The promise of the semantic web is that it will allow your computer to understand the data on a web page, so you can search, analyze and display it in different forms. The top-down approach is to ask web-site creators to add information about the data on a page. I can’t see this ever working, it just takes too much time for almost no reward to the publisher.
The only other two alternatives are the status quo where data remains locked in silos or some method of understanding it without help from the publisher.
A generic term for reconstituting the underlying data from a user interface is screen-scraping, from the days when legacy data stores had to be converted by capturing their terminal output and parsing the text. Modern screen-scraping is a lot trickier now that user interfaces are more complex since there’s far more uninteresting visual presentation information that has to be waded through to get to the data you’re after.
In theory, screen-scraping gives you access to any data a person can see. In practice, it’s tricky and time-consuming to write a reliable and complete scraper because of the complexity and changeability of user interfaces. To produce the end-goal of an open, semantic web where data flows seamlessly from service to service, every application and site would need a dedicated scraper, and it’s hard to see where the engineering resources to do that would come from.
Where it does get interesting is that there could be a ratchet effect if a particular screen-scraping service became popular. Other sites might want to benefit from the extra users or features that it offered, and so start to conform to the general layout, or particular cues in the mark-up, that it uses to parse its supported sites. In turn, those might evolve towards de-facto standards, moving towards the end-goal of the top-down approach but with incremental benefits at every stage for the actors involved. This seems more feasible than the unrealistic expectation that people will expend effort on unproven standards in the eventual hope of seeing somebody do something with them.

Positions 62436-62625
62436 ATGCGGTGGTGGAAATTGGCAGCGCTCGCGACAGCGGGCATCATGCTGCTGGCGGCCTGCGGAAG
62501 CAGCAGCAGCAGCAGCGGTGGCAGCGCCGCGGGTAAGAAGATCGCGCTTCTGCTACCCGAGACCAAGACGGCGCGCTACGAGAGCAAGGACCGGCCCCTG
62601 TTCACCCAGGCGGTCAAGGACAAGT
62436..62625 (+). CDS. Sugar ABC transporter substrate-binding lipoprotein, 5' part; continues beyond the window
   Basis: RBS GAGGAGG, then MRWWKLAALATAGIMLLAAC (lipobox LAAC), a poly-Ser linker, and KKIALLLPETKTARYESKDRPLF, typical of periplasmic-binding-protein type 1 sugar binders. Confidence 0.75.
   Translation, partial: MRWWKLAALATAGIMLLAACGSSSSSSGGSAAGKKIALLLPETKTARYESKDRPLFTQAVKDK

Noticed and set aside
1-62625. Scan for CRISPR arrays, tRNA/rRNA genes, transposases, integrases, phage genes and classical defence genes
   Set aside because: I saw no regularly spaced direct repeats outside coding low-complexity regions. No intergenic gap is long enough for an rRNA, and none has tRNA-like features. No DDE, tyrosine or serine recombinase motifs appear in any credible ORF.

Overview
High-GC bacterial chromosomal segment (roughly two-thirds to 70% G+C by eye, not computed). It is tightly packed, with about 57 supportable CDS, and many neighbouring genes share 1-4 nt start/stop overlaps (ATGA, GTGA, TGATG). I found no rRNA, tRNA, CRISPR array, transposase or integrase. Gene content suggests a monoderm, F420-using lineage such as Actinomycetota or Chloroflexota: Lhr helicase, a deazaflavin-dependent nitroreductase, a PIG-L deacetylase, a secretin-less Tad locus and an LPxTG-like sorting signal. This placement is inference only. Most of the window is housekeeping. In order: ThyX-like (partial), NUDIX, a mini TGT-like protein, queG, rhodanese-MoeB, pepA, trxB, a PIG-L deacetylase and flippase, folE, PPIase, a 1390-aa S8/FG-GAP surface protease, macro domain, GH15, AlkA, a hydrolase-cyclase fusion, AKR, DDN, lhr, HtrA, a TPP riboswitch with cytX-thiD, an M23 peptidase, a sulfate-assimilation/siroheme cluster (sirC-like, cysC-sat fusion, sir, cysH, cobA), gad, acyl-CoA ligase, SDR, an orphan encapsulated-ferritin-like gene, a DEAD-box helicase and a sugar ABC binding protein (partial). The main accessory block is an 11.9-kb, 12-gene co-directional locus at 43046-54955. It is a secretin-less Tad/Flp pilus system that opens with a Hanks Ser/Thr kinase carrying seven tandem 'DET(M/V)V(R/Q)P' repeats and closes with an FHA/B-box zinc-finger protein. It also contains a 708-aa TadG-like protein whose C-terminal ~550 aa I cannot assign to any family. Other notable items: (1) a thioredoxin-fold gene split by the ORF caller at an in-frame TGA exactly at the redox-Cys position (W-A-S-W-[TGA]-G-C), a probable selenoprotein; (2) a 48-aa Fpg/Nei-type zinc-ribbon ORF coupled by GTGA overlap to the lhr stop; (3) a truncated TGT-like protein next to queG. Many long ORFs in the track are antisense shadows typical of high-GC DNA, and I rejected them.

Talking of ratchets leads me to a very neat piece of software called Ratchet-X. Though they never mention the words anywhere, they’re a platform for building screen-scrapers for both desktop and web apps. They have tools to help parse both Windows interfaces and HTML, and quite a few pre-built plugins for popular services like Salesforce. Screen-scrapers are defined using XML to specify the location and meaning of data within an interface, which holds out the promise that non-technical users could create their own for applications they use. This could be a big step in the evolution of scrapers.
I’m aware of how tricky writing a good scraper can be from my work parsing search results pages for Google Hot Keys, but I’m impressed by the work Ratchet have done to build a platform and SDK, rather than just a closed set of tools. I’ll be digging into it more deeply and hopefully chatting to the developers about how they see this moving forward. As always, stay tuned.